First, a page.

How to Be the Best Advocate for Your Patients

If you work in the healthcare field, you may be aware that patient advocacy is extremely important in any medical role and setting. Patient advocacy, or showing support for your patient’s needs, requires an obligation to always act in a way that is in your patient’s best interest regarding their healthcare needs. Here are three tips for how to be the best advocate for your patients:

Educate patients.

Very often patients are overwhelmed with information about their medical conditions, confused about what to expect from their prognosis or treatments. Ensuring that a patient is at ease should be a top priority; thus educating them and being a resource when they have questions regarding their treatment plan is essential. Utilizing compassion when providing information regarding their medical care is a part of the job that everyone handles in their own way, but it can make all the difference for how a patient feels when they leave the room.

Communicate with other providers.

In many cases, patients have a team of healthcare providers involved in their care plans. From the point of diagnosis to the execution of treatment, patients see a variety of physicians and nurses who play varying roles in their care. As a healthcare professional, it is in your best interest to seek out your patient’s external providers and communicate with them. Communication eliminates confusion, and if your patient can receive timely and accurate status updates on their treatment process, it will make the experience more bearable for them.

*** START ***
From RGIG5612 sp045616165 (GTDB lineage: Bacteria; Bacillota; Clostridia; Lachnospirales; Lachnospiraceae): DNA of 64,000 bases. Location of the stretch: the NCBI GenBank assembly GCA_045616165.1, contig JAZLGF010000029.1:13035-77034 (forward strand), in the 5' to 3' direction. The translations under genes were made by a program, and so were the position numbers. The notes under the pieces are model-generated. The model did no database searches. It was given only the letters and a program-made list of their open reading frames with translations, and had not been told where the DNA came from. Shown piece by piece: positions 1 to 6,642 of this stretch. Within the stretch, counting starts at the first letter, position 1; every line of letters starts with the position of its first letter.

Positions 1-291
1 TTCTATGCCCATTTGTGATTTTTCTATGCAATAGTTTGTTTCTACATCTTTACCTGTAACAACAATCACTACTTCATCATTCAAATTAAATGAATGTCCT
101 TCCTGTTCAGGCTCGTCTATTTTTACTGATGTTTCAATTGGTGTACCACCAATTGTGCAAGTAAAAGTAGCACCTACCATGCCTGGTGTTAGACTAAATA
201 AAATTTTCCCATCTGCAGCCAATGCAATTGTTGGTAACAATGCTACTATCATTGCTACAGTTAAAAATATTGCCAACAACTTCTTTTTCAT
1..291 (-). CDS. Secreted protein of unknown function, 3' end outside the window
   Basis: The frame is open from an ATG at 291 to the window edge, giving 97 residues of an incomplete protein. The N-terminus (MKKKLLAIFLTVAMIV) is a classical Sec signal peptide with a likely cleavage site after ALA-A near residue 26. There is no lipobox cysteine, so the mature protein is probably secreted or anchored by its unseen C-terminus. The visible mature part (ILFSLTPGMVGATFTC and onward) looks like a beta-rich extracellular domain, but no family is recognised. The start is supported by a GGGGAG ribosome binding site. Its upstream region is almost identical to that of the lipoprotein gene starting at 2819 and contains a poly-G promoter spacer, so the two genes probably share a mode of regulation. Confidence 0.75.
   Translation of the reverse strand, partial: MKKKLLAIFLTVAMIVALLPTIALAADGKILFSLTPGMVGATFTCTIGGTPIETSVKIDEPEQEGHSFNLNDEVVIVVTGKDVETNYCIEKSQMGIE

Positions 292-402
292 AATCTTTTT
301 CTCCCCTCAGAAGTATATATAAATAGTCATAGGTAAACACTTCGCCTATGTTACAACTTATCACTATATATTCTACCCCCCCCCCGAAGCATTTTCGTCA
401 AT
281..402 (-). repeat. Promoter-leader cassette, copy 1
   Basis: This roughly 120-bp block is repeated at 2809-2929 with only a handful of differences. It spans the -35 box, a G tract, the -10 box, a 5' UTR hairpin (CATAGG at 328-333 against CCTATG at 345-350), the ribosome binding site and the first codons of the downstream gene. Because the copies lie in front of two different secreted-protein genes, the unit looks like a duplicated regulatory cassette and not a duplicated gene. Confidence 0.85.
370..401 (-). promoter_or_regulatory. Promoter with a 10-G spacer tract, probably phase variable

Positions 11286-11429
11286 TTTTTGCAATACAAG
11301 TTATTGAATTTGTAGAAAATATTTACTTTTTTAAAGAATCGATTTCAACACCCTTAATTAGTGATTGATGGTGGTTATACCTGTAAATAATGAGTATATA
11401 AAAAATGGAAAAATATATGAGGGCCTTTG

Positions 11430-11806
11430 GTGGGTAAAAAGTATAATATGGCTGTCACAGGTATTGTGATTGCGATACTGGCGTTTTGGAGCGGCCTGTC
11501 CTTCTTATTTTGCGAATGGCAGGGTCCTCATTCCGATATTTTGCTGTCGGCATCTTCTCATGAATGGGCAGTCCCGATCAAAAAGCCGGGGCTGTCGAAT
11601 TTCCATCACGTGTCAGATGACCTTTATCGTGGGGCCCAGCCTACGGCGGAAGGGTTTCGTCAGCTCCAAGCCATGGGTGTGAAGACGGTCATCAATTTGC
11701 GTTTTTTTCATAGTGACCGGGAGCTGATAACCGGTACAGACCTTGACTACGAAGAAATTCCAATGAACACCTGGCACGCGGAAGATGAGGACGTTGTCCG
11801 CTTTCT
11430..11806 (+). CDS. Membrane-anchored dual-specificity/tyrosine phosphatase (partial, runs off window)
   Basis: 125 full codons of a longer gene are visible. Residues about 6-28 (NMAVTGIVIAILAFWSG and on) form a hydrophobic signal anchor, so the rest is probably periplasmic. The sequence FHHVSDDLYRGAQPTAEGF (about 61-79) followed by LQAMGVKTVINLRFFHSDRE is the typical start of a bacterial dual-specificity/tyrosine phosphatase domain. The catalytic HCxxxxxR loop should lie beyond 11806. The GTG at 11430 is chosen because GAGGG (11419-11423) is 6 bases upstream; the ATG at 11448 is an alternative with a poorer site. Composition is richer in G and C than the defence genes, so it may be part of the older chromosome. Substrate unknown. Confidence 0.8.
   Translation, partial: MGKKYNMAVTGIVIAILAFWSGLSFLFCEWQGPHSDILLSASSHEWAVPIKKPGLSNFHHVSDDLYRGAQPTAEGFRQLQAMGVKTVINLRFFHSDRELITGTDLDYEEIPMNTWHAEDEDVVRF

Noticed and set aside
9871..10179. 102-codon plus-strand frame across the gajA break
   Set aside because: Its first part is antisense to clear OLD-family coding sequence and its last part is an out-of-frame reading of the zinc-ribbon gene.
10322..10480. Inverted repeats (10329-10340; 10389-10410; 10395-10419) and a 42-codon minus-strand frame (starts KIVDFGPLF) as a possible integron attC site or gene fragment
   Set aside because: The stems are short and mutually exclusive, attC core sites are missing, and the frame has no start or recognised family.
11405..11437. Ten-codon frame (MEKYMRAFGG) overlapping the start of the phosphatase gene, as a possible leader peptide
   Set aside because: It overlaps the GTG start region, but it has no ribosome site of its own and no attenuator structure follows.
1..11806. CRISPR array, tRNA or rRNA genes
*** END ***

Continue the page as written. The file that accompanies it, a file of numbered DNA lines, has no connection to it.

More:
Empower patients to advocate for themselves.

In addition to being an advocate for your patients, it is equally important to empower them to advocate for themselves. This means encouraging your patients to take an active role in their medical journey by asking questions and getting as much information as possible about their care plans. You can advise patients to make a list of questions and concerns they would like to discuss with their physicians, as well as assist them in accessing resources available to them (such as patient portals or on-call answering services). Ensuring patients are comfortable enough to seek out the relevant questions and guidance regarding their medical care is an unspoken part of the job, but one that holds massive weight when it comes to patient advocacy.

As you progress in your healthcare career, patient advocacy will likely become second nature – especially if you work in roles in which you frequently have one-on-one patient interactions.


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